Which is better? RRSPs vs TFSAs

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Alexandre Desoutter updated on 7 November 2023

RRSPs and TFSAs are the two preferred accounts for savers in Canada, but each has its advantages, contribution limits and tax treatment.

Wondering which investment to choose in which situation? You've come to the right place!

The guide below tells you everything you need to know about TFSAs vs RRSPs, how they differ and how each account is taxed.

What are TFSAs and RRSPs?

Before comparing the two types of accounts, it is helpful to review what they are and how they work:

How does a TFSA work?

A tax-free savings account (TFSA) is a registered account that works by allowing Canadians to set money aside and invest it, tax-free, for the future. Restrictions apply to the TFSA such as the annual and total amounts of contributions allowed, but once your money is in the TFSA it can be invested into numerous assets, including stocks, bonds, ETFs, GICs and mutual funds.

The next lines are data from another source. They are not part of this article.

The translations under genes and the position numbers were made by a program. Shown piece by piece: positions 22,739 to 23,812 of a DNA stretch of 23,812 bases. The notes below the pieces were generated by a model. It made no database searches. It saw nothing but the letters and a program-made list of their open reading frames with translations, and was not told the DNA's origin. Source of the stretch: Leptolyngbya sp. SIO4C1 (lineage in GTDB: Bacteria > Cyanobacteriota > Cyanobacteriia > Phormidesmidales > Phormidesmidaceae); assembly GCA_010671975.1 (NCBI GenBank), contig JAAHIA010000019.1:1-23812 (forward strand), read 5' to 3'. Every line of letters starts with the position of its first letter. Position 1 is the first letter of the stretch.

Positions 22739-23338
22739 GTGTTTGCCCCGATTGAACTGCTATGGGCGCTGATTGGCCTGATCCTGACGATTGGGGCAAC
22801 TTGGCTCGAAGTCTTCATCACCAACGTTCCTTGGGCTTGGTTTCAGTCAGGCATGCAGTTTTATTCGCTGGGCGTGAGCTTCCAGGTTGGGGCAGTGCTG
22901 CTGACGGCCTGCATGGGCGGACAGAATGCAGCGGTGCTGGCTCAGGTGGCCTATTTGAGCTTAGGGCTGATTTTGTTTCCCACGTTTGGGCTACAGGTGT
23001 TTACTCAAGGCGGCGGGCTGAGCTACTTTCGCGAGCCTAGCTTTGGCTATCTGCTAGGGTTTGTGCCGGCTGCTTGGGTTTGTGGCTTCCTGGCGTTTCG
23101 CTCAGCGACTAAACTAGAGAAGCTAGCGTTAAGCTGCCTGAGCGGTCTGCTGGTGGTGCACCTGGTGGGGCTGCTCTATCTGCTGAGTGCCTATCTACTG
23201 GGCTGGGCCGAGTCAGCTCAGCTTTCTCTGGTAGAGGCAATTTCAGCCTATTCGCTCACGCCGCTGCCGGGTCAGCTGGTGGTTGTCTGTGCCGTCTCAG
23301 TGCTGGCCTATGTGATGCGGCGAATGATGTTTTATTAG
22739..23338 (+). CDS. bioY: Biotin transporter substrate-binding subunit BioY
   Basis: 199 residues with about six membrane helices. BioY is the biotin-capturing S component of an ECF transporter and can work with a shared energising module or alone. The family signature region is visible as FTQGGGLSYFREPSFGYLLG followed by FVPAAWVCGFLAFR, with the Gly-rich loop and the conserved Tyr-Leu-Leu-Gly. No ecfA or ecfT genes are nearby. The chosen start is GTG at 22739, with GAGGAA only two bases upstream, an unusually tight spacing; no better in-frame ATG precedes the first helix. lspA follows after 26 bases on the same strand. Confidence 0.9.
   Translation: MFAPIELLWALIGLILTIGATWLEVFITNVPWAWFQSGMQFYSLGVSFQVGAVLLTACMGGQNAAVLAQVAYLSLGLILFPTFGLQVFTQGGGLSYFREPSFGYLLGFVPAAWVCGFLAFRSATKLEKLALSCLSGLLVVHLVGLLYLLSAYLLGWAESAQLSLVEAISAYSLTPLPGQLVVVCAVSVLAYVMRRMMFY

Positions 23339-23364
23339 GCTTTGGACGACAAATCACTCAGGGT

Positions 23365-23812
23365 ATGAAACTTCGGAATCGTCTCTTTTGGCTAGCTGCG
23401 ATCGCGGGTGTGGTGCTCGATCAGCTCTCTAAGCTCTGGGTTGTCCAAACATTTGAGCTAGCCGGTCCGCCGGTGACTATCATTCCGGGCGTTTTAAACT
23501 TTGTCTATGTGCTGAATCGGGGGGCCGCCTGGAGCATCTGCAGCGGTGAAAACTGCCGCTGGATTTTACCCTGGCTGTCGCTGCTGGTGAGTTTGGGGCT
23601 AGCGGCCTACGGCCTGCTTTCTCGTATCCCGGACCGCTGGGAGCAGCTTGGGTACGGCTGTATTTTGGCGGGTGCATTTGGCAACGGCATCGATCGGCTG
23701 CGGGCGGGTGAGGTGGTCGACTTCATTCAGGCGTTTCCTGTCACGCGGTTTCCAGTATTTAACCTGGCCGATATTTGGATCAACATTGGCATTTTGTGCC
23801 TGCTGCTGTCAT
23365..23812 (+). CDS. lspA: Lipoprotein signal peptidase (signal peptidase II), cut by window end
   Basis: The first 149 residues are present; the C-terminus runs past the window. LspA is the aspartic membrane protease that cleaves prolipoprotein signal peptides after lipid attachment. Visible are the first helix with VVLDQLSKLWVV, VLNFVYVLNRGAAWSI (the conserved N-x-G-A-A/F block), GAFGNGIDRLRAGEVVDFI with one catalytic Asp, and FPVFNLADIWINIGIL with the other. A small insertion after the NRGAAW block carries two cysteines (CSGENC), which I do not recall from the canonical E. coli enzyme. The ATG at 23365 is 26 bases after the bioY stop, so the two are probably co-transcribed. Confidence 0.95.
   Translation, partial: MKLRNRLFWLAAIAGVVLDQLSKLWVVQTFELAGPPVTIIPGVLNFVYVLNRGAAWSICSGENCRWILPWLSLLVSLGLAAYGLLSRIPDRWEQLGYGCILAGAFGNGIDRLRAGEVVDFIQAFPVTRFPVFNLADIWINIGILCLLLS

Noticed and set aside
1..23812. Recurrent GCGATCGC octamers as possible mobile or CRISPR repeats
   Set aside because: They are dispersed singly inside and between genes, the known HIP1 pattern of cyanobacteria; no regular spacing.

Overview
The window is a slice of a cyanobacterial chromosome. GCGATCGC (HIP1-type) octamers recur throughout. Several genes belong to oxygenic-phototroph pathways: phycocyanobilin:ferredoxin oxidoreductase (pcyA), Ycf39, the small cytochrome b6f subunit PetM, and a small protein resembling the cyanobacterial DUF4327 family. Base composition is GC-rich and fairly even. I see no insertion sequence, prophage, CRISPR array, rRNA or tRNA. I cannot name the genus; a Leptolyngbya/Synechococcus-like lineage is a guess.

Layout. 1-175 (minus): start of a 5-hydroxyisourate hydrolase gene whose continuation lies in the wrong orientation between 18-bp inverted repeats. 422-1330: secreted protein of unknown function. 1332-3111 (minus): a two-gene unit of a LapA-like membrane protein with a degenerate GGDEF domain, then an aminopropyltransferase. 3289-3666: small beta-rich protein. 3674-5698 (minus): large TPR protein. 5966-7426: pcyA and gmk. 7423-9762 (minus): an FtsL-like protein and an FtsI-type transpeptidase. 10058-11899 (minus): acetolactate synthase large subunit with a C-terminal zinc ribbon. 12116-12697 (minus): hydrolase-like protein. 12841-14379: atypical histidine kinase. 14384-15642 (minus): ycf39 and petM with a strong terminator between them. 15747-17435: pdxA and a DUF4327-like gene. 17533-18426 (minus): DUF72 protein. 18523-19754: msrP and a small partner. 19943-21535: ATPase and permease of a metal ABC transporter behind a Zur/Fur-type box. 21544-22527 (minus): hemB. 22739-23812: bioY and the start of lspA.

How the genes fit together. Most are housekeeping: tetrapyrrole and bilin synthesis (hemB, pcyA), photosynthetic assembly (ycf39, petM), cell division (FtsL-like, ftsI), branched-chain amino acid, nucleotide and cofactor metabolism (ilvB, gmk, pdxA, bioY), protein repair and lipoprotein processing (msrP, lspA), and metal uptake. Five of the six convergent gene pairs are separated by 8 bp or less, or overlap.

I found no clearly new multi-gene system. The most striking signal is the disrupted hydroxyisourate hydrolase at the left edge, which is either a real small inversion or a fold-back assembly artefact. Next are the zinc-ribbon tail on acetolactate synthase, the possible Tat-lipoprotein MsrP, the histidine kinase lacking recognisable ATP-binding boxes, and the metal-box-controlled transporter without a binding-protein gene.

Since any investments held within a TFSA are tax-exempt, if your investments grow, then the earnings from these investments are completely tax-free; including interest, dividends and capital gains. Meaning, that when you need or want to withdraw money from your TFSA, you can do so without having to report the gains during tax season.

How does an RRSP work?

A registered retirement savings plan (RRSP) works differently from the TFSA outlined above since contributions to the RRSP can be claimed as a deduction against a household's annual income tax bill. This effectively lowers an individual’s income tax and maximizes the amount they can invest toward their future.

Any money within an RRSP can be invested into approved assets such as GICs, equities, bonds, mortgage loans, ETFs, mutual funds, income loans and savings accounts. As the RRSP is financially incentivized, any growth is tax-free while it remains within the account.

Since the RRSP is a specific retirement savings plan, it does come with a few restrictions. Most notably, any contributions and subsequent interest on investments can only be withdrawn tax-free on two occasions: through either a Home Buyers Plan (HPB) or Lifetime Learning Plan (LLP). Any other withdrawals from the RRSP have to be declared as income and will be subject to the individual’s income tax rate.

What is the difference between an RRSP and a TFSA?